Friday, September 23, 2011

Teaching character and values in schools

 I welcome the decision by the Minister of Education to teach values and character in the school syllabus. This is an important lesson to be taught to your young people. It gives them the confidence and guidance on their future decisions.

I advocate teaching of the values of honesty, fairness, positive attitude, courage and public service. These are the values that have guided the important decisions in my life. With these values, I am confident of spending my mind on many issues. They guide me on differentiating what is right from wrong, good from bad. These values form my personal character.

Different people may wish to give different emphasis to other values, such as respect, compassion, care for others and innovation. It is all right for them to choose these other values. I believe that these values are already embedded in  my five core values.

I chose my five core values because I found them to be rather lacking in our society and will make an important contribution to improving life in Singapore.

Tan Kin Lian


Anonymous said...

and another value that you have but didn't mention, opportunist.

Anonymous said...

The way I see it, all Ministers of Education came in with lofty ideals. The teaching of good values etc...etc...holistic education... respect of elders.... all are in the textbooks.

But, a couple of years down the road, and it will still be Value-added exam results, Achievement Awards, etc...etc.

Can you really teach the students to respect the elders when every day their rubbish and litter are cleaned up by senior citizens?

Ask any Head of Department about the supposed sharing of best practices by departments and schools in clusters, for an honest reply. Are the HoDs and schools really willing to share their best practices?

So what values are we trying to teach the students?

What about parents? Are they willing to settle for lower grades and higher values in their children? Such values, in the first place, should be the parents' responsibility. So why do we need the schools to teach them?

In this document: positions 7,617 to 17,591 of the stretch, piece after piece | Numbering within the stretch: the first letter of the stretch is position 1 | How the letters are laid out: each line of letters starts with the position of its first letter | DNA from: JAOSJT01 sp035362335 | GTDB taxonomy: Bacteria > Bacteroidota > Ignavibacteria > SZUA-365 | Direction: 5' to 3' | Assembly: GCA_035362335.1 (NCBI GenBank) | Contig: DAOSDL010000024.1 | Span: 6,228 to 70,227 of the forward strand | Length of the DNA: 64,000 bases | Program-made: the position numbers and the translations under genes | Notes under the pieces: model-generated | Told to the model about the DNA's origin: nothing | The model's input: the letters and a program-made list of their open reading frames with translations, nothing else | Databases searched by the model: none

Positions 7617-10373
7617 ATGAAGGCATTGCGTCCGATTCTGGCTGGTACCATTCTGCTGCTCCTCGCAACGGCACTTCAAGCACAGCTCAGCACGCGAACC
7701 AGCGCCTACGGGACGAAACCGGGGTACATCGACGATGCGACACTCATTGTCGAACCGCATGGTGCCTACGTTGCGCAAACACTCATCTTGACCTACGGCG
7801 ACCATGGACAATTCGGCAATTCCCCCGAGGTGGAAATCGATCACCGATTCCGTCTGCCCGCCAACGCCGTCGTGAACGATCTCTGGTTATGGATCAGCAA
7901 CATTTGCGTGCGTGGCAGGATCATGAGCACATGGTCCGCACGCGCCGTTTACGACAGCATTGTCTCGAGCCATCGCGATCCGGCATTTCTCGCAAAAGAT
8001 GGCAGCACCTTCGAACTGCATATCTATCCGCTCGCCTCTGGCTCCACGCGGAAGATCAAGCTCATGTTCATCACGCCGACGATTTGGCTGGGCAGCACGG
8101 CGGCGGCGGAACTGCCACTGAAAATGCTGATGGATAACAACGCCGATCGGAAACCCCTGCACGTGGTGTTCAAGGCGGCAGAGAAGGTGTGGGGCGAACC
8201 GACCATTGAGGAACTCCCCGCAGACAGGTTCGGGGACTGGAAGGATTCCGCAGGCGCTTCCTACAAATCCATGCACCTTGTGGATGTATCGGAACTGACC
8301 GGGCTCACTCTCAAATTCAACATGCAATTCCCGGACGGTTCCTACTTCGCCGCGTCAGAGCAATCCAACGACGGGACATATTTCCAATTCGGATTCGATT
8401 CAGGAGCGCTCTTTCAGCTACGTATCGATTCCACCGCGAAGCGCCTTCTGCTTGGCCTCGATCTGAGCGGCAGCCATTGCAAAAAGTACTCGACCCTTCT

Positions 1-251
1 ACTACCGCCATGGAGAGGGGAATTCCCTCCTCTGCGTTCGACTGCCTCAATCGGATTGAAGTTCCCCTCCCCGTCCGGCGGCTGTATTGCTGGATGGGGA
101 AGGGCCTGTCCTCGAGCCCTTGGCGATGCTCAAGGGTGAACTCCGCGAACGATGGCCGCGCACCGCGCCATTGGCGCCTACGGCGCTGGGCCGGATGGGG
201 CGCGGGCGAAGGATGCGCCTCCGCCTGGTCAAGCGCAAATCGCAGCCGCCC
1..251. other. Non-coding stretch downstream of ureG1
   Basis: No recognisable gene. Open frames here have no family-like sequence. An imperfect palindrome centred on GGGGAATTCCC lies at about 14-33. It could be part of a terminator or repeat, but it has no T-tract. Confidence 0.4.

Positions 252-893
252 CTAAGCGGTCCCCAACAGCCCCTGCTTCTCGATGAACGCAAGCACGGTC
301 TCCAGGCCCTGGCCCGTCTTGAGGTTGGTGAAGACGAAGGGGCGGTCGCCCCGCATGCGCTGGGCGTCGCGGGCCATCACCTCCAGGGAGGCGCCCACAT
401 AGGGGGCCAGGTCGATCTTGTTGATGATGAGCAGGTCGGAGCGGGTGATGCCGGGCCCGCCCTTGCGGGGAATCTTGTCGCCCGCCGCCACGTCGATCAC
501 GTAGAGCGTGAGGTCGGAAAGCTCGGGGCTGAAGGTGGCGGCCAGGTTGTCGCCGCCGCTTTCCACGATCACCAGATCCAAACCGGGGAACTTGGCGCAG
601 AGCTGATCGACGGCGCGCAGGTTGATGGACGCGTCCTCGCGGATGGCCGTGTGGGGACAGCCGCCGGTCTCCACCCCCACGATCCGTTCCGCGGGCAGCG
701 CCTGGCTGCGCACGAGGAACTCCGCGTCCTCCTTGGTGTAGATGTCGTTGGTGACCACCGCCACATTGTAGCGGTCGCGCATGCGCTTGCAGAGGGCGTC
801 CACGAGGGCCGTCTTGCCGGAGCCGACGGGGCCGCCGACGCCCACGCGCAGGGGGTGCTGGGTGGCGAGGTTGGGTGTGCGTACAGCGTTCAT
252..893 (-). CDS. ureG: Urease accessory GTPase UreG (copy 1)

Of course, there are also many enlighten parents. I hope they will be the norm instead of the exception.

yujuan said...

Quite difficult to implement in schools. Both teacher and student are too busy cramming for grades in exams, the student chasing the paper qualification, the teacher chasing prestige for her career advancement.
Materialism starts in our school, who has time for character building and moral values. No room for them any more.
Heard teachers themselves fight like dogs and cats for positions in the school hierachy, using students' score results as benchmark.

Ryan Ong said...

When it comes to moral education, history, literature, geography...the term that's bandied about these days is "extracurricular." Which I think is a sign that we've lost the plot. Schools were never meant to be places where we pump students full of information, and then subject them to a range of questionable testing standards.

There's a production line, not a school.

In its original sense, a school is meant to teach someone to be a productive member of society. We've completely forgotten that. Issues like morality are now considered extraneous.

We have increasing numbers of teen pregnancies. We have cases of teen prostitution that would have been unheard of 20 years ago. We have students who pick Hitler as a role model in school projects, and teachers too clueless to stop them. We have students dropping out because it's easier to just go work in a casino, than to be an engineer or accountant. Teachers and parents reassure themselves; when they ask students what they want to be, those students say lawyers, doctors, bankers, etc. And they heave a collective sigh of relief. Here's a better question: ask them WHY they want to be those things.

The majority of them will tell you it's to make money, or because it's what their parents want.It has nothing to do with wanting to benefit others.

I don't blame teachers and I don't blame parents. I honestly blame both. Teachers need to care about students first, and worry about their ridiculous, school set KPI second. No point producing a highly qualified student if they lack empathy and are a bunch of materialistic, arrogant punks.

Parents need to stop laying into teachers who try to teach something other than a graded subject. Some of you think you're being practical; you're the same ones who whine later, when your children have no concept of filial piety and dump you in a home.

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